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X-Linked Imprinted Genes and Sex-Ratio Bias in Autistic Spectrum Disorders

Friday, 3 May 2013: 09:00-13:00
Banquet Hall (Kursaal Centre)
M. J. O'Neill, Dept. of Molecular and Cell Biology, University of Connecticut, Storrs, CT
Background:   Two prevailing theories attempt to explain the strong male bias in the occurrence of Autistic Spectrum Disorders (ASD). Baron-Cohen has proposed that the male prevalence can be ascribed to fetal exposure to testosterone, which may masculinize developing neural circuitry exacerbating an underlying predisposition to an “extreme male brain”. Contrarily, Skuse has hypothesized that the male prevalence to ASD can be attributed to hemizygosity of the X chromosome in boys, exposing them to perturbations in gene dosage brought about by X chromosome epigenetic phenomena. Despite their prominent treatment in the literature over the past decade, neither theory has gained much traction due to a lack of general and compelling physiological data supporting the former and genetic or epigenetic data supporting the latter.

Objectives:   We hypothesize that the male bias in ASD may be attributable to the influence of parent-of-origin expression (i.e. imprinting) of X-linked genes. Since males receive only the maternal X chromosome, the true effect is one of “grandparent-of-origin”. In other words, the single X in males is a mosaic of alleles passed from either the maternal grandmother or maternal grandfather. Epigenetic signatures that are disrupted in the grandparents, or are improperly established or reset in the mother may be passed to her sons. While transgenerational effects of parental or grandparental age in ASD susceptibility have been investigated, a genome-wide or candidate gene approach has not been attempted.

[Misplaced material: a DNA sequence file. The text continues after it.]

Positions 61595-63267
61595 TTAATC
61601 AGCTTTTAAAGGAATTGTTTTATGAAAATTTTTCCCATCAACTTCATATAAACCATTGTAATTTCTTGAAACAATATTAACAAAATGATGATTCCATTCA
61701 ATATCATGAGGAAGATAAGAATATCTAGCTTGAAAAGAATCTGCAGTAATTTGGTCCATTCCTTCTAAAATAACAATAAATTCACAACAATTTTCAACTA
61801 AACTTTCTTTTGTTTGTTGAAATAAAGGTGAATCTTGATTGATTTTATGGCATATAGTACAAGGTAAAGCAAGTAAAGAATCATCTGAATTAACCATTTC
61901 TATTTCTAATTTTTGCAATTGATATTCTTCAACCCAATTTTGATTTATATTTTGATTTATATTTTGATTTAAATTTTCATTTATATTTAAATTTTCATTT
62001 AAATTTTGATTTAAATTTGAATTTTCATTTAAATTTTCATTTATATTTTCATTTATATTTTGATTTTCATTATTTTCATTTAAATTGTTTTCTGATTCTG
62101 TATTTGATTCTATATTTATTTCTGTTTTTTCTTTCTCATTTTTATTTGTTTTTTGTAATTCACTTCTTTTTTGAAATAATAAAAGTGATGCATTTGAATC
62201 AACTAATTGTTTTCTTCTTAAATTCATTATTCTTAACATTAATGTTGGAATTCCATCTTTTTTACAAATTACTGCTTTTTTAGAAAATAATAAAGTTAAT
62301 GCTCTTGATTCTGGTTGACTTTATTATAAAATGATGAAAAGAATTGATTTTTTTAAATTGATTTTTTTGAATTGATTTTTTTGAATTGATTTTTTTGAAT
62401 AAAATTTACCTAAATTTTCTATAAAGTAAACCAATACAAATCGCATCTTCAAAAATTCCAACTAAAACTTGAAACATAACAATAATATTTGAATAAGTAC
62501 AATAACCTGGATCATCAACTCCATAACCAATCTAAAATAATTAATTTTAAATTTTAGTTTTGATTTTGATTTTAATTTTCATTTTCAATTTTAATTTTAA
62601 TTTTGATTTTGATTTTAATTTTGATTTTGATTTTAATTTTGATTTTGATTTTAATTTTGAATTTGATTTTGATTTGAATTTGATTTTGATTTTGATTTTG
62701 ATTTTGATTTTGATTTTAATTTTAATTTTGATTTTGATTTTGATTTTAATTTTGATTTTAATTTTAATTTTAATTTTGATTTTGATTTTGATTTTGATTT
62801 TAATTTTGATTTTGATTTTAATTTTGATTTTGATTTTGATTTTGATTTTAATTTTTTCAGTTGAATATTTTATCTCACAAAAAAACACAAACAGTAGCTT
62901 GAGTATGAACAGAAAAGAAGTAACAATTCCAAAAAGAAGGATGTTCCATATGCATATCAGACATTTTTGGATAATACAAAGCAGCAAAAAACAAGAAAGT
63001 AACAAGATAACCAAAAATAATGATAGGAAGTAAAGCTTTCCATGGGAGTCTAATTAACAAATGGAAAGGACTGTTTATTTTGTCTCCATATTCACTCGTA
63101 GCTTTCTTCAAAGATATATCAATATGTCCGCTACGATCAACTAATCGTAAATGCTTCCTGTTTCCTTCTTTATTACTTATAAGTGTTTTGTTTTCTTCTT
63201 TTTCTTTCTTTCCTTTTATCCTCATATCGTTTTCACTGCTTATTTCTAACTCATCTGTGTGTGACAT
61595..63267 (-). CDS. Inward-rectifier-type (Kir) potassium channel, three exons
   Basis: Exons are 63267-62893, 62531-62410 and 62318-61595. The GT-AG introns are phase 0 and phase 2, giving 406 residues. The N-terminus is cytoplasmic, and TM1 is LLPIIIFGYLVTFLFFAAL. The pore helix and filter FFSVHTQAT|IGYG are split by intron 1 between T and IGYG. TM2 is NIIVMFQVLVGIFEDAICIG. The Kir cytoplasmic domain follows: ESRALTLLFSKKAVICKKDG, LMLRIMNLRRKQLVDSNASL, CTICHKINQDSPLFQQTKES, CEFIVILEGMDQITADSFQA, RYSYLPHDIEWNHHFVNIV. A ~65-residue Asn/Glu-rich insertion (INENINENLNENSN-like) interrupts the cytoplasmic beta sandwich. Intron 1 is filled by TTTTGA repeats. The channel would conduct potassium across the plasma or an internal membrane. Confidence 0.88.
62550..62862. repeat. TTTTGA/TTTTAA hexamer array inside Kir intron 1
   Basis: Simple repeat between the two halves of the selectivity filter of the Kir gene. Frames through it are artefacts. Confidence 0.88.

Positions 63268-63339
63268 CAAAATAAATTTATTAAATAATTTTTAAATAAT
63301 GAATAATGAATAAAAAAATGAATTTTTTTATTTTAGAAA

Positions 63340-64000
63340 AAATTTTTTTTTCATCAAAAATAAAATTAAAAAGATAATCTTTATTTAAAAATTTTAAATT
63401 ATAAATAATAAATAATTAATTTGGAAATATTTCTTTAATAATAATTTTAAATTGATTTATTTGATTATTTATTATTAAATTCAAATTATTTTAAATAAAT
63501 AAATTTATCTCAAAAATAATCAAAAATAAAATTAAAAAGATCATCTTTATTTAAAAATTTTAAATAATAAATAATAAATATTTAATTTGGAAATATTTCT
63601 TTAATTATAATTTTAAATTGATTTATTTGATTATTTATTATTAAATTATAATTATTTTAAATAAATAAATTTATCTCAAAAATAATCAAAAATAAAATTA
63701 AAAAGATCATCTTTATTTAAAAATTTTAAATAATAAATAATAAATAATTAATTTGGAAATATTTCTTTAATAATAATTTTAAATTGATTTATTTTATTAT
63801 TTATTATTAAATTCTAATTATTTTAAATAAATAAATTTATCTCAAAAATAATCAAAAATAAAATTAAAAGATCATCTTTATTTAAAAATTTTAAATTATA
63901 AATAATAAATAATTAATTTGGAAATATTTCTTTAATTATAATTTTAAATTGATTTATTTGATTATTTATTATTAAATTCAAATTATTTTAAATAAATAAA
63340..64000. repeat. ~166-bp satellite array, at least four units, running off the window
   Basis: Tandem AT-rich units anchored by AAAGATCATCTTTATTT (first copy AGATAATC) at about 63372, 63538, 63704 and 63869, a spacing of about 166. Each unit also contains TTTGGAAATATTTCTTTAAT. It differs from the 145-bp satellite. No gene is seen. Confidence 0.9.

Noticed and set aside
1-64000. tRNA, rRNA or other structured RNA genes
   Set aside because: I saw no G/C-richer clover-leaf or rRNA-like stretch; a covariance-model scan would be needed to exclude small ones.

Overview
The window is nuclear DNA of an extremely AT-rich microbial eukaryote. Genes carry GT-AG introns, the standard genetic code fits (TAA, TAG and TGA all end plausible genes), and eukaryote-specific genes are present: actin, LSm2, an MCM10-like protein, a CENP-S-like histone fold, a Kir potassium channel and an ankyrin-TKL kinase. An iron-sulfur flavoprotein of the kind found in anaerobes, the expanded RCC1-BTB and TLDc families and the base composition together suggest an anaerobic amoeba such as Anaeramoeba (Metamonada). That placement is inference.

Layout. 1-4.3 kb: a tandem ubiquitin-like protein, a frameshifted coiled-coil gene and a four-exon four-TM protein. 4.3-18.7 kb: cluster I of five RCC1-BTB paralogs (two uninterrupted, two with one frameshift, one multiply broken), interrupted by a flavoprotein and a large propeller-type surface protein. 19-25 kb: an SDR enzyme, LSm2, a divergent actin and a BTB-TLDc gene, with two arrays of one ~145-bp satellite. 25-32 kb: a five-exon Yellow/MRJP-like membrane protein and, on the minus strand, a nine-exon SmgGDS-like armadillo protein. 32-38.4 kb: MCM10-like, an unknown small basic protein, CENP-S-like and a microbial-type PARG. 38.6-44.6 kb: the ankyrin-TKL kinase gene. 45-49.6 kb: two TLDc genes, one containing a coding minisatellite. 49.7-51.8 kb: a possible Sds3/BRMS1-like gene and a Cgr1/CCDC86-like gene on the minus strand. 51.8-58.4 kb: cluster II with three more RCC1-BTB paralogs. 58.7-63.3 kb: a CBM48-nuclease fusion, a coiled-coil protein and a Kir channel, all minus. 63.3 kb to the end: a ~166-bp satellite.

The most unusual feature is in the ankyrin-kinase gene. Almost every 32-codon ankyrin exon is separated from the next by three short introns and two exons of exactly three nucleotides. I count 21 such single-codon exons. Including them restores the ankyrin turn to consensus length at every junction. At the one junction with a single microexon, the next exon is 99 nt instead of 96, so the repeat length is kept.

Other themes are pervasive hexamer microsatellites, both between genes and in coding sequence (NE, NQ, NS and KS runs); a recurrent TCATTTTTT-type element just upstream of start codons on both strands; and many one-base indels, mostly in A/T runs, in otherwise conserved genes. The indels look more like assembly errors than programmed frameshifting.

Methods:   In a candidate gene approach to identify X-linked imprinted genes we are employing whole transcriptome analysis via microarray and RNA-seq on brain RNA from X monosomic mouse models. It is clear that current GWAS have underutilized data available for the X chromosome. In a genome-wide association approach we are testing for statistical correlation between maternal grandparental X chromosome SNP profile and incidence of ASD in males utilizing novel analytical tools.

Results:   We have identified an X-linked gene that exhibits parentally biased expression: Transketolase-like 1 (Tktl1). Tktl1 exhibits region-specific transcriptional repression of the paternal allele in neonatal mouse brain. TKTL1 maps to the syntenic region (Xq28) of the human X and we have recently confirmed imprinted expression of this gene in human fetal brain tissue. Our genome-wide approach to uncover transgenerational X-linked effects is ongoing.

Conclusions:   TKTL1 encodes a transketolase enzyme that constitutes a rate-limiting step in the bifurcated pentose phosphate pathway (PPP) of glycolysis. The cyclic portion of the PPP is the primary pathway for the production of NADPH, which is necessary for the maintenance of redox potential in cells, protecting them from oxidative damage. Numerous studies in the last several years have established a link between oxidative stress and autism. Our work supports the hypothesis that the male bias in ASD occurrence may be attributable to X chromosome epimutation.

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